Please enjoy these highlights from the media reveal of the 2015 Dodge Challenger and Dodge Charger at the 2014 New York International Auto Show. Speaking is Tim Kuniskis, President and CEO -- Dodge Brand.
Interiors could be better but compared to the last ones, its a major improvement.
2013 F10 535i MSport - Alpine White / Black Previous
2012 F10 528i MSport - Jet Black / Black
2009 E92 335i MSport - Alpine White / Coral Red
2005 GS300 - Blue Onyx Pearl / Tan Interior _18 x 8.5 OZ Vela III / LSportline Adjus Susp /JP Rear Spoiler / TTE Front Lip & Grill / L-Tuned Exhaust
2002 GS300 - Blue Onyx Pearl / Tan Interior
Mods: 36 hr work week
Zombie love slave: "I'm like a tractor, I'm slow but I'm fit, and eventually I'll find you, and crush you like a lil shoe."
rominL: "i thought that's what the forum is for, to spend other people's money."
For the 2015 Challenger (I requested it several times), they seem to have brought back the classic 1970/71 Lime Green (Tor-Lime) paint color. That was always my second-favorite to the classic purple (Plum Crazy)...which they also brought back last year.
Still waiting for a new, modern Road Runner, though....probably with the Dodge or Chrysler brand-name since Plymouth is gone. The original ones, with the cartoon bird-graphics and Beep-Beep horn to match, was, IMO, easily the most personality-laden of all the 60s/70s muscle cars. But, even aside from the fact that I couldn't afford a new one back then (I was too young and didn't make enough), their poor assembly quality typical of Chryler products of that age, hapazard construction, lack of refinement, and squeak/rattle nature did not impress. Fortunately, that is not the case with the latest generation of Chrysler products.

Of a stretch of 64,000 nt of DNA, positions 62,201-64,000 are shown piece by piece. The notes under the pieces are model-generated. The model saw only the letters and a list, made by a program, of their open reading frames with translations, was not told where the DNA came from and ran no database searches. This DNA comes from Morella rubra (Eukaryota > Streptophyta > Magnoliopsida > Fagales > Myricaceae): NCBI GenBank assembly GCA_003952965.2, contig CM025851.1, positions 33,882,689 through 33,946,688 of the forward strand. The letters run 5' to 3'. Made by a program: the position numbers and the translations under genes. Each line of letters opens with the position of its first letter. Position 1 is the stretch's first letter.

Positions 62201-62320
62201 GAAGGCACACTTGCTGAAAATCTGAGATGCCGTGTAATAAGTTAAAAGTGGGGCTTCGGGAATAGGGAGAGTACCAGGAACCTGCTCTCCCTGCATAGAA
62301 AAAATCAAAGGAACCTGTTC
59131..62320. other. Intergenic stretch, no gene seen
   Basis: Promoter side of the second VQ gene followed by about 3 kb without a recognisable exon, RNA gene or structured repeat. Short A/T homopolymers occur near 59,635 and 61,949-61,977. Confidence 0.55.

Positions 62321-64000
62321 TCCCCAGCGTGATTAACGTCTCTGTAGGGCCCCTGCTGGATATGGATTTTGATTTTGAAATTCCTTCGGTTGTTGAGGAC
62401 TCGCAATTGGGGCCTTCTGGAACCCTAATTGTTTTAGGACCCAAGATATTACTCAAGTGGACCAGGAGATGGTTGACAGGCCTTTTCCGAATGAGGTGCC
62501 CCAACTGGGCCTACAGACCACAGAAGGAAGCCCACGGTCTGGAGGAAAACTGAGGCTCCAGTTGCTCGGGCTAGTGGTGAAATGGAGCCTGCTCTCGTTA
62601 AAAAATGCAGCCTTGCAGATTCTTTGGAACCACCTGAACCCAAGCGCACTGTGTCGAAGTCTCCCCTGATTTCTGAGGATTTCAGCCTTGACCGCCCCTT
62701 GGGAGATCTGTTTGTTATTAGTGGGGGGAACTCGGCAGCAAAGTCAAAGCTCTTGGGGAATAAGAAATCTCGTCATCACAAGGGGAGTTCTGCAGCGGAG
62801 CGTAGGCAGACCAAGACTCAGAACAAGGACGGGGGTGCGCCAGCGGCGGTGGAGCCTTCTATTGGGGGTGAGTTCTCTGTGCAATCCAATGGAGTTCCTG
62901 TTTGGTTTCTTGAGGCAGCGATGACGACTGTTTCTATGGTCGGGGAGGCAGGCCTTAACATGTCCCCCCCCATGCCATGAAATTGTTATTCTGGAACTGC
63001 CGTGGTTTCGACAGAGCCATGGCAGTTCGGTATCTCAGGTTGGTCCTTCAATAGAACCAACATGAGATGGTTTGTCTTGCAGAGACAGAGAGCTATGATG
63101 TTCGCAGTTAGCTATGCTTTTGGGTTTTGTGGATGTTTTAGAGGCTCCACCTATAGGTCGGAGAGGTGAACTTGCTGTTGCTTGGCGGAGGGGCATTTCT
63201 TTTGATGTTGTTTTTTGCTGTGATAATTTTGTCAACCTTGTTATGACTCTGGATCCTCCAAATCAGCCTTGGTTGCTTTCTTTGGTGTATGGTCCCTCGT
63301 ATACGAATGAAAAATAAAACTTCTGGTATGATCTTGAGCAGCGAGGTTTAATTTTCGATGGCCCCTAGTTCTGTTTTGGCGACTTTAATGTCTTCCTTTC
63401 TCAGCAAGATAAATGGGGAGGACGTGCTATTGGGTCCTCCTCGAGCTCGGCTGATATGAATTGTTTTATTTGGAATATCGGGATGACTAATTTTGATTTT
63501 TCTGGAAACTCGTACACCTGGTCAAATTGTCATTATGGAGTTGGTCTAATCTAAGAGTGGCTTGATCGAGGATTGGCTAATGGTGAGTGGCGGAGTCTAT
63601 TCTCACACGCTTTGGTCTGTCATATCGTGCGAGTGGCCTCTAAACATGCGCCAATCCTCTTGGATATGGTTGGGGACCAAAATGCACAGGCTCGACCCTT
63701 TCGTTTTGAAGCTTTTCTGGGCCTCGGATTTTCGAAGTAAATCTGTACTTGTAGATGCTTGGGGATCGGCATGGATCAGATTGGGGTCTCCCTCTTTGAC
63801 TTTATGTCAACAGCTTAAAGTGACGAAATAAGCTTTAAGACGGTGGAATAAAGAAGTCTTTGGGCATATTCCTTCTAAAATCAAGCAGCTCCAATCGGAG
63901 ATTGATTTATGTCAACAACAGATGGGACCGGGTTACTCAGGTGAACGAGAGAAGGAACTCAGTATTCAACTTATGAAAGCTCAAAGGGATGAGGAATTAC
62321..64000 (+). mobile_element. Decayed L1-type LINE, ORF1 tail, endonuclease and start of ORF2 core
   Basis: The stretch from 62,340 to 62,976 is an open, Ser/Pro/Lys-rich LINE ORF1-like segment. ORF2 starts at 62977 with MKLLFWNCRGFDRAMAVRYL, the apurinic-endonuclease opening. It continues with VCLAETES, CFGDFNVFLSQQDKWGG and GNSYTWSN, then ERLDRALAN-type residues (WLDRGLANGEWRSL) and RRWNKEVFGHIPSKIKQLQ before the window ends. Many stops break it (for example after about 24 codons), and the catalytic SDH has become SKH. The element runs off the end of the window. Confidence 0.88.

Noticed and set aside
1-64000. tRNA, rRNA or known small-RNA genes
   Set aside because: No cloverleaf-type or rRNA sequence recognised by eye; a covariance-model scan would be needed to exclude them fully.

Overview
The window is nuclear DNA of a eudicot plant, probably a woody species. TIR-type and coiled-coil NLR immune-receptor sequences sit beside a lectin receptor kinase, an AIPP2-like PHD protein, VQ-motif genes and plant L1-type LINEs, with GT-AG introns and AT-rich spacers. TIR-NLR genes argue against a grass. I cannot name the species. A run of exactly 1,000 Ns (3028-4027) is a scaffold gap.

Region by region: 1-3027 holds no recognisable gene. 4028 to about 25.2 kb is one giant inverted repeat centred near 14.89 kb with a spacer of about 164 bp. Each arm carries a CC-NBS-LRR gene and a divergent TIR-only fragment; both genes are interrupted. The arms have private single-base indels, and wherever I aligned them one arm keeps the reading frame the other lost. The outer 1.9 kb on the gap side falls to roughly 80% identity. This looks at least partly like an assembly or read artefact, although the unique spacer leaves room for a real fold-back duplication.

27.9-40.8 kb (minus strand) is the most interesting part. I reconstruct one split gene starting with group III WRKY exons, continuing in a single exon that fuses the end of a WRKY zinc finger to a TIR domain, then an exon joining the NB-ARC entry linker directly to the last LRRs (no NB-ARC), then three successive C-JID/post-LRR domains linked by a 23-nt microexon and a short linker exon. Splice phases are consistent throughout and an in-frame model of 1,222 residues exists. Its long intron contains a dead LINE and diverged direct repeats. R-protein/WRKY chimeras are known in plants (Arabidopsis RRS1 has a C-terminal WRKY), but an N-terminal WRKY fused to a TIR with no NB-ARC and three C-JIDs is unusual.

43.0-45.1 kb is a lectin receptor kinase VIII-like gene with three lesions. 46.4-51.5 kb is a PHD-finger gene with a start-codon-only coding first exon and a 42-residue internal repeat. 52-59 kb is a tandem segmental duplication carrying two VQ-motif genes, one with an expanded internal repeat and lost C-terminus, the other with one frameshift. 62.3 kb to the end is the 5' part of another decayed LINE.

Bring back a new Road Runner, guys, and my checkbook will be ready...though I'm still (easily) satisfied enough with my Verano to also keep it.
The Dodge Challenger is one of our favorite muscle cars, and even though it hasn’t seen any major changes over the past few years, it’s still an unqualified blast to drive—at least in V-8 trim. This year, it’s giving us some new reasons to burn rubber all over again.
This is the first truly major update to the Challenger since it was new for 2008. The changes are obvious from the outside—at least if you’re a Dodge buff. The grille’s been slimmed down, and has LED halo-ring running lights, and there’s a fully functional power bulge on the hood. The overall shape remains the same, thank goodness—with a long nose, flat hood and deck lid. Of all today’s muscle cars, it’s still the most faithful to its past.
That’s great, but modern cars need modern cockpits. The Challenger finally has one. All the hard black plastic is gone—it’s a soft-touch dash now, with a big TFT screen of gauges and a touchscreen for navigation and audio. Aluminum accents are sprinkled around the cabin, and Dodge is bringing back a houndstooth interior trim, just like the ones they offered in the 1970s.
The Challenger’s base engine is still a V-6 teamed with an eight speed-automatic—but the big news this year is that eight-speed is now available on the V-8 cars as well, and it comes with paddle shifters and a sport mode. The V-8s come in two output levels, 375 horsepower and 485 horsepower. With the big kahuna, the Challenger will pound its way to 60 mph in about four and a half seconds. You’ll definitely want the new launch-control function for that.
Suspension tunings now include a Super Track Back and a Scat Pack with Brembo brakes and 20-inch wheels. Electric power steering has three modes: normal, comfort, and sport.
The Challenger’s still the biggest of the American muscle cars, and it’s stepped up its features to serve and protect all five passengers. A rearview camera’s now available, and so are adaptive cruise control, blind-spot monitors, and forward-collision warning systems. Like some other Chryslers, the Challenger can be specked out to your taste from 14 different interiors, nine wheels, and a range of retro paint colors from Sublime Green to B5 Blue.
There’s no pricing on the new Challenger yet, but we’ll be driving one soon to fill in all the details.